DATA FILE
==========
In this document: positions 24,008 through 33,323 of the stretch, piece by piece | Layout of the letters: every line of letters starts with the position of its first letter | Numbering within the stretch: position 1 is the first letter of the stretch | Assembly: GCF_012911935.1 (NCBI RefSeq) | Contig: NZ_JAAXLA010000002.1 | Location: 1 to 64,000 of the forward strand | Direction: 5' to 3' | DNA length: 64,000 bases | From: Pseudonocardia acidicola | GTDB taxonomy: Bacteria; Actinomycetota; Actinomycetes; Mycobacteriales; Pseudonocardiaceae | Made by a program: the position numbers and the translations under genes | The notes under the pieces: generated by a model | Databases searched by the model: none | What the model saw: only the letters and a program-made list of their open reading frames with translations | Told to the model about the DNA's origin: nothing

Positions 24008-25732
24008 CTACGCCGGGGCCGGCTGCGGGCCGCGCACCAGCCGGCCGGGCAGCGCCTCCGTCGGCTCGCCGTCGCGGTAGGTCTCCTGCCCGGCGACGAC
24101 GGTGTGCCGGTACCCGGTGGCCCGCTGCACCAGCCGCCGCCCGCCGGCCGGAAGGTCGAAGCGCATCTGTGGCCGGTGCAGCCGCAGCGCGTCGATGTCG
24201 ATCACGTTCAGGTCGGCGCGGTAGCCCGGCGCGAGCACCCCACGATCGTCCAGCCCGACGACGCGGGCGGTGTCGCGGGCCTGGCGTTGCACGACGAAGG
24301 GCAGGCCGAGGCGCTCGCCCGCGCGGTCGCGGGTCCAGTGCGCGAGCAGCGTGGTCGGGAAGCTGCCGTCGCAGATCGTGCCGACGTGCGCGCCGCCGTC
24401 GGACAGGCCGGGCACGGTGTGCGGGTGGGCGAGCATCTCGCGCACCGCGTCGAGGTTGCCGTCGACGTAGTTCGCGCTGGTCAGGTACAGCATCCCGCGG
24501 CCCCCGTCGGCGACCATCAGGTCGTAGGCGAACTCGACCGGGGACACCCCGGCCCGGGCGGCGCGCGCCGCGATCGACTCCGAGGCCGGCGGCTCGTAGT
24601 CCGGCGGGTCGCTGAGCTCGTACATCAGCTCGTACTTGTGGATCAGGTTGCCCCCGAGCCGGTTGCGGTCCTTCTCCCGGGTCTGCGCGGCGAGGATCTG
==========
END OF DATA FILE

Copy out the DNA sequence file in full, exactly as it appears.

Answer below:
In this document: positions 24,008 through 33,323 of the stretch, piece by piece | Layout of the letters: every line of letters starts with the position of its first letter | Numbering within the stretch: position 1 is the first letter of the stretch | Assembly: GCF_012911935.1 (NCBI RefSeq) | Contig: NZ_JAAXLA010000002.1 | Location: 1 to 64,000 of the forward strand | Direction: 5' to 3' | DNA length: 64,000 bases | From: Pseudonocardia acidicola | GTDB taxonomy: Bacteria; Actinomycetota; Actinomycetes; Mycobacteriales; Pseudonocardiaceae | Made by a program: the position numbers and the translations under genes | The notes under the pieces: generated by a model | Databases searched by the model: none | What the model saw: only the letters and a program-made list of their open reading frames with translations | Told to the model about the DNA's origin: nothing

Positions 24008-25732
24008 CTACGCCGGGGCCGGCTGCGGGCCGCGCACCAGCCGGCCGGGCAGCGCCTCCGTCGGCTCGCCGTCGCGGTAGGTCTCCTGCCCGGCGACGAC
24101 GGTGTGCCGGTACCCGGTGGCCCGCTGCACCAGCCGCCGCCCGCCGGCCGGAAGGTCGAAGCGCATCTGTGGCCGGTGCAGCCGCAGCGCGTCGATGTCG
24201 ATCACGTTCAGGTCGGCGCGGTAGCCCGGCGCGAGCACCCCACGATCGTCCAGCCCGACGACGCGGGCGGTGTCGCGGGCCTGGCGTTGCACGACGAAGG
24301 GCAGGCCGAGGCGCTCGCCCGCGCGGTCGCGGGTCCAGTGCGCGAGCAGCGTGGTCGGGAAGCTGCCGTCGCAGATCGTGCCGACGTGCGCGCCGCCGTC
24401 GGACAGGCCGGGCACGGTGTGCGGGTGGGCGAGCATCTCGCGCACCGCGTCGAGGTTGCCGTCGACGTAGTTCGCGCTGGTCAGGTACAGCATCCCGCGG
24501 CCCCCGTCGGCGACCATCAGGTCGTAGGCGAACTCGACCGGGGACACCCCGGCCCGGGCGGCGCGCGCCGCGATCGACTCCGAGGCCGGCGGCTCGTAGT
24601 CCGGCGGGTCGCTGAGCTCGTACATCAGCTCGTACTTGTGGATCAGGTTGCCCCCGAGCCGGTTGCGGTCCTTCTCCCGGGTCTGCGCGGCGAGGATCTG